2013, News, Patna, Telegraph Calcutta

“Why Is There Such Palpable Public Criticism Of You, Mr Nitish Kumar?”

His eighth anniversary as Chief Minister of Bihar is, technically, an unprecedented moment for Nitish Kumar — he has always come to his annual observations with a report card as head of a coalition. This time, it will be on his own, as head of the only JDU government in the country. 

For that reason, and more, this is also probably the toughest anniversary for Nitish — he has lost the cushion of a two-thirds majority in the Assembly thanks to the rupture with the BJP in June; he has earned a belligerent enemy in his former allies; he looks politically more vulnerable than he has ever been since he assumed charge of Bihar in the winter of 2005. But for all of that, Nitish Kumar, exuded a quiet confidence about his work being his best certificate. “Log dekhenge kisne kaam kiya kisne nahin kiya,” he told me in an interview at his 1 Aney Marg residence, “Log bewakoof nahin hain.” (People see who had done the job who has not, people are not fools.) Excerpts:


Q: How do you sum up your performance over the last year, particularly now that you have broken with your long-term ally? Was that distracting?

A: What happened to the alliance has nothing to do with governance, that was a separate thing, that was politics and ideology. Governance has proceeded along the lines of the agenda of governance we have had all this time. I would say good progress has been made given our constraints. Especially in areas where huge expectations were attached. Power, for instance. I had made a promise in 2012 that if I cannot improve the power situation I will not go asking for votes. Power has improved. From 700-800 megawatts a few years ago, we are now generating 2300 megawatts, and the results are visible. This will improve further. One power unit in Kanti has been revived, Barauni is set to become functional again, there is a new facility in Barh. I know there are still problems with transmission and distribution but we are working on it. The encouragement to women and girls in many sectors has been amplified. Their participation has increased, that is a big thing to me. All schoolgirls are now getting a scholarship upto class X, we have been able to retain more and more at school. Infrastructure upgradation is continuing apace. Three new bridges have been sanctioned across the Ganga, they are all big projects. A bridge across the Kosi that I was pledged to inaugurat on January 14, 2014 will be opened a month ahead of schedule. Work on the Ganga embankment has begun, the state-of-the-art museum we planned is under construction in the centre of Patna. Things are moving.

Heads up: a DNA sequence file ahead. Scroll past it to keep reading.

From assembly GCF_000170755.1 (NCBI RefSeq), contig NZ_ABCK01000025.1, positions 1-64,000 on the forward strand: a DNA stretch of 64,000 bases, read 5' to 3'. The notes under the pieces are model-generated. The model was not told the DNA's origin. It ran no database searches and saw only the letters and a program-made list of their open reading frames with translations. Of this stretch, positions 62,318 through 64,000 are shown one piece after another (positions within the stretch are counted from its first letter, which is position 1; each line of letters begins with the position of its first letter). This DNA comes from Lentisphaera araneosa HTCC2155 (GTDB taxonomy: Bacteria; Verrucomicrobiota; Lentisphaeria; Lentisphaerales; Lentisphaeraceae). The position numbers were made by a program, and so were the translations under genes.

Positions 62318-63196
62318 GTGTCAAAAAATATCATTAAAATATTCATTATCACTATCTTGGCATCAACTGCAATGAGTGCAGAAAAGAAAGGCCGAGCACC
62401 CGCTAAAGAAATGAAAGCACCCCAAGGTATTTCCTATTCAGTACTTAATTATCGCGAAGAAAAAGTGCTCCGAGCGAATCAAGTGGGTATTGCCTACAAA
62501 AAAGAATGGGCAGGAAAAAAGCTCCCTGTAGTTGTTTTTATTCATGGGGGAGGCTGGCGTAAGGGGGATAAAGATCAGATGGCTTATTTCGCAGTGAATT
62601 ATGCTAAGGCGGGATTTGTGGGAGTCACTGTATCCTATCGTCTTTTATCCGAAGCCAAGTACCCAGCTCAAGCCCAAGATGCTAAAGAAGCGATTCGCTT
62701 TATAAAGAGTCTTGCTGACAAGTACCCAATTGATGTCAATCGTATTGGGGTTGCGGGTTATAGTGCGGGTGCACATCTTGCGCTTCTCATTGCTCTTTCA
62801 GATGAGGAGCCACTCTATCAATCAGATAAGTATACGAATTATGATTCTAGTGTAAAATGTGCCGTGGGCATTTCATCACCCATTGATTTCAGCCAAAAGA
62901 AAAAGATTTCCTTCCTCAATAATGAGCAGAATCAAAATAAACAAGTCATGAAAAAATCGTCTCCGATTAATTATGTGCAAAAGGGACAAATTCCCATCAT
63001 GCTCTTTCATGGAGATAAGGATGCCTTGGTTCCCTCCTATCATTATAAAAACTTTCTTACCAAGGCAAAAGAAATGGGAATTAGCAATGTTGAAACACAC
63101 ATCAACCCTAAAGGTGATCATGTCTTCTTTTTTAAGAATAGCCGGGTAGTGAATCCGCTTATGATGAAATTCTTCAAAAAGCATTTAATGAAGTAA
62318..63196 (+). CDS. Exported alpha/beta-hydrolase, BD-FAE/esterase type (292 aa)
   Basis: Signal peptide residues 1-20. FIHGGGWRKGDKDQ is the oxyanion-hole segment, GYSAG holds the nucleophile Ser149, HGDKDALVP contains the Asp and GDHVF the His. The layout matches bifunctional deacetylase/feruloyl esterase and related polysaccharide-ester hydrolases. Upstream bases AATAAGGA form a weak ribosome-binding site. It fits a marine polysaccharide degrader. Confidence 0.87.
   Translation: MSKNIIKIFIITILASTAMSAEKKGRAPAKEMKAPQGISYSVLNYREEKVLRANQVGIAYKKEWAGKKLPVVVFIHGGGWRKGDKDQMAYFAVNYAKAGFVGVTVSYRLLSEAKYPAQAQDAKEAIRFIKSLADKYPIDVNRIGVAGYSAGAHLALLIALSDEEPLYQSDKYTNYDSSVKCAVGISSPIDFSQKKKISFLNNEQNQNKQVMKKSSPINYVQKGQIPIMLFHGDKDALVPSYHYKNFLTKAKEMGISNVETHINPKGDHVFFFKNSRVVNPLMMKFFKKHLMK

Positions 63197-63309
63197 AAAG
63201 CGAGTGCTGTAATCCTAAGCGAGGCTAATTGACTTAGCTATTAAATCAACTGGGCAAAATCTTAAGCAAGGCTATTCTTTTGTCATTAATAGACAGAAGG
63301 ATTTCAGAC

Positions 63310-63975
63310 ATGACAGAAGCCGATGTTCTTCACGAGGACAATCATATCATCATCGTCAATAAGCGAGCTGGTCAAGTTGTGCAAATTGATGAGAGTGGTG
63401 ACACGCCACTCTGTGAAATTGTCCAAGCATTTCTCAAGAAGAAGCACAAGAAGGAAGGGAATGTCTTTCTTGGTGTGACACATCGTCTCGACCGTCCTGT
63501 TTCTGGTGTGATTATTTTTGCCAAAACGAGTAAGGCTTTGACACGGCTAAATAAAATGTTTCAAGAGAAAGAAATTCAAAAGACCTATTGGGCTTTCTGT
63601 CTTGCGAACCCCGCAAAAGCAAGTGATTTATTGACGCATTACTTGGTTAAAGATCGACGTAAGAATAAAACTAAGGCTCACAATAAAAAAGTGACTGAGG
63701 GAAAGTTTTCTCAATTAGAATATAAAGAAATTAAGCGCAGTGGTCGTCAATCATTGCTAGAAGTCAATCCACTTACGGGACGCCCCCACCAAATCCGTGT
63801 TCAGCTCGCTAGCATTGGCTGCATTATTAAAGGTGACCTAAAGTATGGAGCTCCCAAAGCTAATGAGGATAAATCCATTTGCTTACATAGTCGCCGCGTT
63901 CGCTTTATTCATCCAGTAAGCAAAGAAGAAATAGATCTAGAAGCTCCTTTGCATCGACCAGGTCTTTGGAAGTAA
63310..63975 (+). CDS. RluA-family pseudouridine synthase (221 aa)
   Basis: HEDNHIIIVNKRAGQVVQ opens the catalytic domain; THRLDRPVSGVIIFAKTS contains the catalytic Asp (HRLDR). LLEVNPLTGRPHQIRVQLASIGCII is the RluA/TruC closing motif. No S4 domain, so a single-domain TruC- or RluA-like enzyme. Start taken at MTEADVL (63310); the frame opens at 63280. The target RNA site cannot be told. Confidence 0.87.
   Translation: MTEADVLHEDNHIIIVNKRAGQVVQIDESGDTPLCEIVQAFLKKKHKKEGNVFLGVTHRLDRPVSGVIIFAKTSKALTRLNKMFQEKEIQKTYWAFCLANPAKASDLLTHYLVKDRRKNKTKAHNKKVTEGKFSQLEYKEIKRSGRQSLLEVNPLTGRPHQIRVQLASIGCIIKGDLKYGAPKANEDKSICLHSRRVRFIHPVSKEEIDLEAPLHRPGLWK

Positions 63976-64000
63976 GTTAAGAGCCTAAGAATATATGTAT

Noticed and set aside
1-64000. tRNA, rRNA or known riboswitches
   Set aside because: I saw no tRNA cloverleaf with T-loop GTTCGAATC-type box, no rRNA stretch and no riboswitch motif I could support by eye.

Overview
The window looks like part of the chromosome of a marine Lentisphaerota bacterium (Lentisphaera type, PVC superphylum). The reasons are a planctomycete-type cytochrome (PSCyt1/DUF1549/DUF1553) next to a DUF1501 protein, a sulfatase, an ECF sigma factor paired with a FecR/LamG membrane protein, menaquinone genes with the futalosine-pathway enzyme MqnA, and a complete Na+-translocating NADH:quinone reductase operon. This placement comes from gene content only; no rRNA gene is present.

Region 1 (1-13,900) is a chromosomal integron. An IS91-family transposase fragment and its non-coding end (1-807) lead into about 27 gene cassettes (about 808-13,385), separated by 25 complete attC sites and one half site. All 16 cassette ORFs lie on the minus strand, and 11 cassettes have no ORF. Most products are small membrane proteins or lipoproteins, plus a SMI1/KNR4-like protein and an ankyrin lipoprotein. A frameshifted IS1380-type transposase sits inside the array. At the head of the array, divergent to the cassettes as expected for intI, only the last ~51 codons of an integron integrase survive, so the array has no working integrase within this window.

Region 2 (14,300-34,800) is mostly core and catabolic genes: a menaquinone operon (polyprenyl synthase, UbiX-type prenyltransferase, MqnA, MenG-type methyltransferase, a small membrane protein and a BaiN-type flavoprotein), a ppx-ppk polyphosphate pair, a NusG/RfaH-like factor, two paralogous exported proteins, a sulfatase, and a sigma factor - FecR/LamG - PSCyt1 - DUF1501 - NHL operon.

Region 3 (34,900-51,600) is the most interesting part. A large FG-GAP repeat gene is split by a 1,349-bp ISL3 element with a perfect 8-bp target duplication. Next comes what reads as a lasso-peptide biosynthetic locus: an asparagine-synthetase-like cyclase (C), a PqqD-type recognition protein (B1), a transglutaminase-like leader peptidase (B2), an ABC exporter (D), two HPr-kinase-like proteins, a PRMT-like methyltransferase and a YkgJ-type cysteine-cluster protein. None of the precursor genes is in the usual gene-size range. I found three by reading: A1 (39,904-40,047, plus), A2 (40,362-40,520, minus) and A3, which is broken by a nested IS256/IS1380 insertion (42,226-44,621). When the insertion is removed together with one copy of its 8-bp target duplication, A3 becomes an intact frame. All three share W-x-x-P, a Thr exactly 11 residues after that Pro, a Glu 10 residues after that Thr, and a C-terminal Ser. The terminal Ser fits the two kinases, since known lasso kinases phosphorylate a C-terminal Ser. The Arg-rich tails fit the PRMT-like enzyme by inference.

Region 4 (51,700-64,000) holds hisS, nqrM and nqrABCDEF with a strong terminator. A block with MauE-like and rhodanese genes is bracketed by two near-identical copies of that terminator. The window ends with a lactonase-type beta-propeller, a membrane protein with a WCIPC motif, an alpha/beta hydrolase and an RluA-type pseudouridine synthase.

Q: Why is there this impression then among people that governance in your second term has suffered, especially after you broke with the BJP? There is palpable public criticism which was absent in previous years.

A: It has not been hit one paisa. But what is one to say of this chattering class that sometimes says Ganesh is drinking milk, sometimes says the Gods are eating up salt. What is one to do about myth-makers? They (meaning the BJP) are more vocal, they have a grip on the chattering circles, that is true. But there are many who are silent, are they not going to vote? There is a reverse consolidation happening in the polity to the new noises you hear. A negative atmosphere is being deliberately created, there is an attempt to pervert the discourse. I am not going to respond to afwah (rumour) masters. People see who has done the job, who has not, people are not fools.

Q: Even so, there have been lapses recently. The bomb blasts in Gaya and Patna, the poisoning of school-children, the way mobs were allowed to run amok in Patna after Bramharshi Mukhiya’s killing last year. There is an impression the administration is losing grip.